Having project managers as a specific position on your team is a choice that can drive what your business looks like. It's a choice that can ultimately determine what your position as a founder looks like. Are you a manager of managers? Do you directly work with clients?
We're talking about why you would pick one particular software tool over another, the importance of making sure the software you pick works with your brain, and how to avoid sabotaging yourself with getting distracted by the latest shiny new tool.
Hailey comes to each of her clients with a deep appreciation for who they are as individuals. With Hailey, client experience is built into every touchpoint. When I was thinking about doing an episode about project management vs client management, she was the first person I thought of.
Lauren and I chat about how the craziness around coronavirus has affected her events business. We talk about how that's impacting her cash flow and her approach to finances and how Lauren built some great financial processes into her business that are serving her well during this time.
You don’t have to look like the other businesses in your industry to learn from them. Justin and I talk about how to apply software metrics to service businesses & how to identify the right opportunity at the right time.
Maggie Patterson and I talk about all the different things she's tracking, how she tracks them, and how she's integrated what she learns into her growth strategy. We also talk about how she gets over the mental hurdle of “but, I don't wanna” and gets herself to actually track data.
Karyn Kelbaugh is a squishy data specialist - we talk about how actively collecting your clients’ perspectives helps paint a more accurate picture of what's really going on with your business and how to integrate that perspective in a meaningful way
Rob Howard has one simple metric for measuring the financial health of his business: profit per hour per client. Tracking that metric has changed how I evaluated and measured my own business and has become something I incorporate into my clients’ businesses as well.
Rita & I talk about the downstream effects of your pricing choices. We look at how it affects your sales process, your proposal process, your profit, your cash flow and, yep, even the other software you might choose to use in your business.
Practice Ignition is a tool I use in my own business, and with most of my clients because it makes onboarding a client and accepting payments so easy. Jaime has been using Practice Ignition for the last few years at Tier One. We talk the good, the bad and what we wish PI would improve.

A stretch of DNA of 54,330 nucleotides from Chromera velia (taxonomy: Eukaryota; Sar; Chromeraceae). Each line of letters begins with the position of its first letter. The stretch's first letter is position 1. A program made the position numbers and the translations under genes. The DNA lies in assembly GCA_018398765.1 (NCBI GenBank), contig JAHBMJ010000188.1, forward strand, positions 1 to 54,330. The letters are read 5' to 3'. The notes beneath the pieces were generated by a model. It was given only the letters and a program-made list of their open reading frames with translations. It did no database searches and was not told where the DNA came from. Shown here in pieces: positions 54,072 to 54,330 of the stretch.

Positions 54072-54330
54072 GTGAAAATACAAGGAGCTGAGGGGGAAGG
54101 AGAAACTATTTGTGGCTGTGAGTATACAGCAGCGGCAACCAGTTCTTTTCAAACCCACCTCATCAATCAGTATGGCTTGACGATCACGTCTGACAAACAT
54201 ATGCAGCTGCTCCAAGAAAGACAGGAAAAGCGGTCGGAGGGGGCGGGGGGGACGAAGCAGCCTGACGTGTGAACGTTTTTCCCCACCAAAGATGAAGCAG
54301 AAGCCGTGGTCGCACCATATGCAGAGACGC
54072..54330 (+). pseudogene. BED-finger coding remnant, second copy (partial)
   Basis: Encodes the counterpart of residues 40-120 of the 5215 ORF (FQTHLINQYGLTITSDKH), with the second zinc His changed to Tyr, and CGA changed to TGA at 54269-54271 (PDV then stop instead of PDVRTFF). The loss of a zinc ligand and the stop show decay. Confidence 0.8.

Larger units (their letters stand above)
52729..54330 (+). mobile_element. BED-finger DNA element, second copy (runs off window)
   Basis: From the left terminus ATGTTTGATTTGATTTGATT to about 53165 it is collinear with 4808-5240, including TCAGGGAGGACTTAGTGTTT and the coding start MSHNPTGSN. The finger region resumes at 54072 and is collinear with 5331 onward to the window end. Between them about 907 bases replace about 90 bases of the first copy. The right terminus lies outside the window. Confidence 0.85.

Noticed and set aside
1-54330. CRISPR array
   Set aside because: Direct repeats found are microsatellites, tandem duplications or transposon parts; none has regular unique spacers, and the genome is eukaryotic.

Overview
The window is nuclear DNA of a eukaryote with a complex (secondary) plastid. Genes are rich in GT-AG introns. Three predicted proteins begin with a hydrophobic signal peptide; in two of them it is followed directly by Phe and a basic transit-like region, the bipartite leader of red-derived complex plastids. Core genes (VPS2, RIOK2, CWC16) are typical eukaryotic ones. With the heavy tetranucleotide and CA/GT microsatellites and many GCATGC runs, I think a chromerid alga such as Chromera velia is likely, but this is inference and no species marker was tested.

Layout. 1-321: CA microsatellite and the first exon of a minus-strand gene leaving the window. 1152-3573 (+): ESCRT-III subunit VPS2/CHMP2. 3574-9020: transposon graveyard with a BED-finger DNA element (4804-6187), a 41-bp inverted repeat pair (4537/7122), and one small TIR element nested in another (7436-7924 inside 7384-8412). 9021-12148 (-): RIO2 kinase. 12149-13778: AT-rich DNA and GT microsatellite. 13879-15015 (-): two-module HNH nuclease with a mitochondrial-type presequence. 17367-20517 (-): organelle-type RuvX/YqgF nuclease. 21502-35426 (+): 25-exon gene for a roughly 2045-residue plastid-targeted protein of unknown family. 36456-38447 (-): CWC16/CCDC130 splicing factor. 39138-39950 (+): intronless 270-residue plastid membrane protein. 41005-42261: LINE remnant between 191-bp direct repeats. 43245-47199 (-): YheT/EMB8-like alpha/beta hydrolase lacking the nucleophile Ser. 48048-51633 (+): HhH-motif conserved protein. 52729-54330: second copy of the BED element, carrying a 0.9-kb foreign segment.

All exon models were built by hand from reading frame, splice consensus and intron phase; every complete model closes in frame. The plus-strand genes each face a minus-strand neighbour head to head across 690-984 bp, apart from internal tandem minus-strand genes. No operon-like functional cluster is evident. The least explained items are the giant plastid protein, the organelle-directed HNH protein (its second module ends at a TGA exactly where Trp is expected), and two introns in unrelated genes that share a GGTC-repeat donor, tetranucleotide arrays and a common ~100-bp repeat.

Getting paid by clients is the #1 most important part of the workflow in a service business. If you don’t get paid, eventually, you won’t have a business. But how you go about getting paid – now that’s where some magic can really happen.
Dana Kaye and I talk about how she went about making that transition from an hourly pricing model to a value-based model. We talk about how the change affected every area of her business and the impact that thinking about the administrative costs of pricing your services can have on yours.
Greg Hickman realized that the systems he developed behind-the-scenes to streamline and productize his own service were actually much more valuable if he transformed them into a system that he could actually train his clients on.
I talked with Ashley Gartland and Nancy Jane Smith about how they use Voxer to communicate with their clients. Primarily a voice messaging app, Voxer allows them to replace both email and in-person meetings, helping them save time and streamline the way their clients receive value.
Jake Jorgovan focuses on productizing his service delivery so he can operate efficiently at scale. These productized services are built on solid processes, procedures, and standardized systems behind the scenes.
The crux of the proposal process is reducing your sales time. Rob has developed a system that allows him to give accurate quotes on the initial call and send out proposals within 15 minutes of getting off that call.
In this episode, I talk with Brittany Berger about establishing boundaries in her business so she can ensure that she has the capacity needed to help her clients go beyond just working smarter to a better version of productivity.
Want to see what can really happen when you make very conscious choices about how to run your business? Check out this episode with Pia Silva. We talk about pricing, increasing your value and about skipping all the stuff that you don’t HAVE to do.
There’s the business you COULD run, and there’s the business you SHOULD run. How do you know when you’re just in “the dip”, or when you’re running a business that’s never going to be the business that you want to run and it’s time to do something else?
Tara and Susan dig into why the default decisions you make at the beginning of your small business may actually be limiting your ability to grow, and why not every framework or management tool works the same for each business.